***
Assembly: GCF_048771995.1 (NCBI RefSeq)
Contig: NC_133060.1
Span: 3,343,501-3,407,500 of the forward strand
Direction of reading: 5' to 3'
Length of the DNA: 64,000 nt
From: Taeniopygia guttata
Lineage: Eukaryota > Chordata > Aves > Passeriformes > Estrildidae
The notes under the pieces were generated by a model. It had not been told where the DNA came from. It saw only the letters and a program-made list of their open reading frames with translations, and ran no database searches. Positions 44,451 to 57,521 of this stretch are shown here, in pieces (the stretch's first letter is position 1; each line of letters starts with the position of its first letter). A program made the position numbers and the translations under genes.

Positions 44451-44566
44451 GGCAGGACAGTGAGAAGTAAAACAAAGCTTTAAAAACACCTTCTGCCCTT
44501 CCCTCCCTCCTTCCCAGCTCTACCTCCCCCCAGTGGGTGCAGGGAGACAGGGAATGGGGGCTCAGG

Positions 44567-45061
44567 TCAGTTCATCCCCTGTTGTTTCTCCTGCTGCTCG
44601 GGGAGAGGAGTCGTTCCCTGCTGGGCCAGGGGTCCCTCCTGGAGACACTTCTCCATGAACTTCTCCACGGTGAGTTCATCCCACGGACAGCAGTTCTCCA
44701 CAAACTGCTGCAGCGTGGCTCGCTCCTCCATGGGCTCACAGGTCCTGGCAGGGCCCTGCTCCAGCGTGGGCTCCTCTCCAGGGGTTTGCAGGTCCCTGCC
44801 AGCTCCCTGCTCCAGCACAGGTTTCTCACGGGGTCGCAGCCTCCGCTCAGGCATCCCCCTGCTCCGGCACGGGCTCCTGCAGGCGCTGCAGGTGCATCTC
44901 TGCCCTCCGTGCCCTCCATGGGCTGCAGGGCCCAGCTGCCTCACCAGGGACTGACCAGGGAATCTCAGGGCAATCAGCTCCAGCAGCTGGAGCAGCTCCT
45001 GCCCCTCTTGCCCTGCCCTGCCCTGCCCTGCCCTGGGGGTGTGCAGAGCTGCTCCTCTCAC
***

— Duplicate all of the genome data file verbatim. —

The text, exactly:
Assembly: GCF_048771995.1 (NCBI RefSeq)
Contig: NC_133060.1
Span: 3,343,501-3,407,500 of the forward strand
Direction of reading: 5' to 3'
Length of the DNA: 64,000 nt
From: Taeniopygia guttata
Lineage: Eukaryota > Chordata > Aves > Passeriformes > Estrildidae
The notes under the pieces were generated by a model. It had not been told where the DNA came from. It saw only the letters and a program-made list of their open reading frames with translations, and ran no database searches. Positions 44,451 to 57,521 of this stretch are shown here, in pieces (the stretch's first letter is position 1; each line of letters starts with the position of its first letter). A program made the position numbers and the translations under genes.

Positions 44451-44566
44451 GGCAGGACAGTGAGAAGTAAAACAAAGCTTTAAAAACACCTTCTGCCCTT
44501 CCCTCCCTCCTTCCCAGCTCTACCTCCCCCCAGTGGGTGCAGGGAGACAGGGAATGGGGGCTCAGG

Positions 44567-45061
44567 TCAGTTCATCCCCTGTTGTTTCTCCTGCTGCTCG
44601 GGGAGAGGAGTCGTTCCCTGCTGGGCCAGGGGTCCCTCCTGGAGACACTTCTCCATGAACTTCTCCACGGTGAGTTCATCCCACGGACAGCAGTTCTCCA
44701 CAAACTGCTGCAGCGTGGCTCGCTCCTCCATGGGCTCACAGGTCCTGGCAGGGCCCTGCTCCAGCGTGGGCTCCTCTCCAGGGGTTTGCAGGTCCCTGCC
44801 AGCTCCCTGCTCCAGCACAGGTTTCTCACGGGGTCGCAGCCTCCGCTCAGGCATCCCCCTGCTCCGGCACGGGCTCCTGCAGGCGCTGCAGGTGCATCTC
44901 TGCCCTCCGTGCCCTCCATGGGCTGCAGGGCCCAGCTGCCTCACCAGGGACTGACCAGGGAATCTCAGGGCAATCAGCTCCAGCAGCTGGAGCAGCTCCT
45001 GCCCCTCTTGCCCTGCCCTGCCCTGCCCTGCCCTGGGGGTGTGCAGAGCTGCTCCTCTCAC